Mass Effect: Andromeda: One Year Later

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Facing harsh criticisms from fans, Mass Effect: Andromeda has been touted as a disappointment for most. While I’m a huge fan of the game series myself, I decided not to purchase the game when it was released based on the negative reviews that it almost overwhelmingly received. Last week, EA had their publisher sale and I decided to grab the game considering the deluxe edition was only $13. I already knew about the less than stellar facial animations and glitches and while those are distracting at times, I actually still have found the game to be an enjoyable experience.

The jet-pack is a great mechanic of the game.

The jet-pack is a great mechanic of the game.

Aside from driving sequences stuttering from time to time, I’ve found the gameplay to be smooth and the combat great; it’s high action and there’s so much you can do to customize your experience. That’s actually one of my highlights for Andromeda: you can adjust the combat to your playstyle by choosing the skills and profile that best suits you. In the original Mass Effect series, I went with the sentinel class (tech/biotic), but in Andromeda, I decided to go with the infiltrator profile (combat/tech). Nothing beats recharging your shield by sapping away the enemy’s and then charging in with an Asari sword to one-hit a Chosen Kett.

Visually, the atmosphere of the game is gorgeous. Traveling in space is awesome, and the planets (that I’ve seen thus far) are really well designed. There is a lot to do and see which I really enjoy. However, a lot of the tasks given can be repetitive, whether it’s collecting data or retrieving revenant cores. This may be a turn-off to some, as I agree in part with Ethan Gach from Kotaku who states in his article that:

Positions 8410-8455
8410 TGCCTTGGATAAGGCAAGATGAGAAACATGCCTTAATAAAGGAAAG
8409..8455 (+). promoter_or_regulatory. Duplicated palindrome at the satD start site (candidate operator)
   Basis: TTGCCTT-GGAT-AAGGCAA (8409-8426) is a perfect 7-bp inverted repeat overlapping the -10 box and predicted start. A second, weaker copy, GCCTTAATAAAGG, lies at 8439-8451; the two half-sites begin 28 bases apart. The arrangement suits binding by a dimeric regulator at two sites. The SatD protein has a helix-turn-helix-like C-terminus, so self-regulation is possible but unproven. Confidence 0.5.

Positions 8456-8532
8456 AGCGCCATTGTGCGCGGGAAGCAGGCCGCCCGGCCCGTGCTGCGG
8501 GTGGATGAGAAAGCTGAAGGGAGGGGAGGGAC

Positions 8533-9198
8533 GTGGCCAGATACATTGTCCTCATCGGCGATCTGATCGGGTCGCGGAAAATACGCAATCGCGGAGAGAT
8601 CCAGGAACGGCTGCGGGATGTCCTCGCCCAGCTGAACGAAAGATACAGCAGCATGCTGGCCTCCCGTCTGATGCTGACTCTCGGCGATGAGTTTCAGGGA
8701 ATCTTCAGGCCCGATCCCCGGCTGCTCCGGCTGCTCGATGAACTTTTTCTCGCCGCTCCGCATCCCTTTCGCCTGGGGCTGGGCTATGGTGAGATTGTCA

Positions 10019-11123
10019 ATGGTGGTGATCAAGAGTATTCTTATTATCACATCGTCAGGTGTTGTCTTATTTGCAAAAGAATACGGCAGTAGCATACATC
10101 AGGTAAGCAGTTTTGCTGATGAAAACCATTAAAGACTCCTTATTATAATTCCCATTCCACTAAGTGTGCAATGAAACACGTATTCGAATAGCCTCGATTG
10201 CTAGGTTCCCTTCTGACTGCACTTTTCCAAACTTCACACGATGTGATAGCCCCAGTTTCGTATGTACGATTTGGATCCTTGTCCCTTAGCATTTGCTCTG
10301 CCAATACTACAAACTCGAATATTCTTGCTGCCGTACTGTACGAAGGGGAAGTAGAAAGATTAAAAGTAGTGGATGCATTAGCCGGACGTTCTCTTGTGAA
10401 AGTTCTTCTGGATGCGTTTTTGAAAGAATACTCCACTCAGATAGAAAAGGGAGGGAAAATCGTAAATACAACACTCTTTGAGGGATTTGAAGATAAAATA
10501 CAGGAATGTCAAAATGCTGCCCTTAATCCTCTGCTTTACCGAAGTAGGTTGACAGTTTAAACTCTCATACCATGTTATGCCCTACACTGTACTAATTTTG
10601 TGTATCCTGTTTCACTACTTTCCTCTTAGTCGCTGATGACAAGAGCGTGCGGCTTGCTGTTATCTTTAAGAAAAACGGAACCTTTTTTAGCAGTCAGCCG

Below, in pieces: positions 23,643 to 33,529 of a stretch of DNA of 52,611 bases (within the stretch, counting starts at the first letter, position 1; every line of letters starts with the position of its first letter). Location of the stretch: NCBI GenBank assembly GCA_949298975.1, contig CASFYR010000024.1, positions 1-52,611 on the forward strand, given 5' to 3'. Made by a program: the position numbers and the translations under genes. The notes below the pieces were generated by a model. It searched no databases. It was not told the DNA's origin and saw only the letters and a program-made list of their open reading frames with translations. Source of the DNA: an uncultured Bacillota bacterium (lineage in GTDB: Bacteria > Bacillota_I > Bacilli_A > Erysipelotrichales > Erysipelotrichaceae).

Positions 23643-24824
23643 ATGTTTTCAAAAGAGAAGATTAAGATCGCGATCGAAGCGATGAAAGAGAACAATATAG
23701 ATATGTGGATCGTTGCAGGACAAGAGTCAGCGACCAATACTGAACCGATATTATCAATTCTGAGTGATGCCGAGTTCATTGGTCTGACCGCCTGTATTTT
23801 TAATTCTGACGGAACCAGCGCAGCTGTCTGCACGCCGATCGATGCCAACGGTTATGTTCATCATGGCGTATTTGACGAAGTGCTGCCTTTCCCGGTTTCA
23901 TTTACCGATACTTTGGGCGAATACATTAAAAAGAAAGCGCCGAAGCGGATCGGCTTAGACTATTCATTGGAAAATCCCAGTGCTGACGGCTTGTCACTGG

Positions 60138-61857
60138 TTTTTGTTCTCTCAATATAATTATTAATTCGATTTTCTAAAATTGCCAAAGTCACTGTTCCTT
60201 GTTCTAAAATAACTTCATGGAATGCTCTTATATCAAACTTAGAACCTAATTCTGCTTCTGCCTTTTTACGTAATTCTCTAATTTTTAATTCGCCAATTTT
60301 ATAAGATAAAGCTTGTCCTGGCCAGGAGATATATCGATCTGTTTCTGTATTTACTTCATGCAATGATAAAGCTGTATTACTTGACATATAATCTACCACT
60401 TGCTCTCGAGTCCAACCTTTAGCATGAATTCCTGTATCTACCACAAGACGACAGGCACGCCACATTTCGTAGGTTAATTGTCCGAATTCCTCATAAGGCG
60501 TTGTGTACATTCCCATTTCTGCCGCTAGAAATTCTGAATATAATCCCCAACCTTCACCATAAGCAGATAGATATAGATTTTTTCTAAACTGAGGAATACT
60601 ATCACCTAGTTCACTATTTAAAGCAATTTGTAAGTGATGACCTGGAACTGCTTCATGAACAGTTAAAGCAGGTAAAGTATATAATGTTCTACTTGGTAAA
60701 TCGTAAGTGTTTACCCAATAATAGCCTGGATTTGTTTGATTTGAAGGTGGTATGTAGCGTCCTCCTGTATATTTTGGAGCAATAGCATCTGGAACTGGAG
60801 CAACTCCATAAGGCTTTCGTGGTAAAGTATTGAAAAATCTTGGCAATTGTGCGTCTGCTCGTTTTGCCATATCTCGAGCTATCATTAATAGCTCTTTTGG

“On route to or from these locations, the hum of the Nomad’s engine perfectly encapsulates the sense of control, freedom, and mundane purpose of, say, driving a car to the Lowes to buy hardware, picking up groceries for the coming week, or sitting in traffic during the morning commute to a boring job. In Andromeda, as in real life, there’s not much glory in any of these types of activities, but they do manage to elegantly fill the small voids left in day-to-day existence we might struggle with otherwise. Andromeda is both the feeling of being at work fantasizing about a vacation and being on a vacation wishing you had work to do, except made into a sci-fi game.”

What’s important to remember is the background and production of Andromeda. The game was built by a newly created team based in Montreal rather than BioWare’s Edmonton studio. Many members of that team left mid-project and the game underwent several changes relating to creative vision. Not only that, but the game was developed in an entirely different engine than the other games in the series, requiring BioWare to create systems, tools and assets from scratch; tools that they already had in their old graphics engines. While the game spent five years in development, it seems that the majority of the game was made in 18 months. (You can read more about the story behind Andromeda here).

Is the game glitchy at times? Yes. Does Ryder’s personality leave something to be desired? Sure. Would I have paid $60 for the game released as it was or even now? Definitely not. But, for it's faults, Andromeda can be a fun game with interesting squadmates. The fact that there will be no further updates for single-player content is honestly disappointing. I’d like to think Andromeda is a lesson learned for both the companies and the fans and though I'm not optimistic about it, I sincerely hope we get to see a game in the Mass Effect universe sometime in the future.

Squad up.

Squad up.


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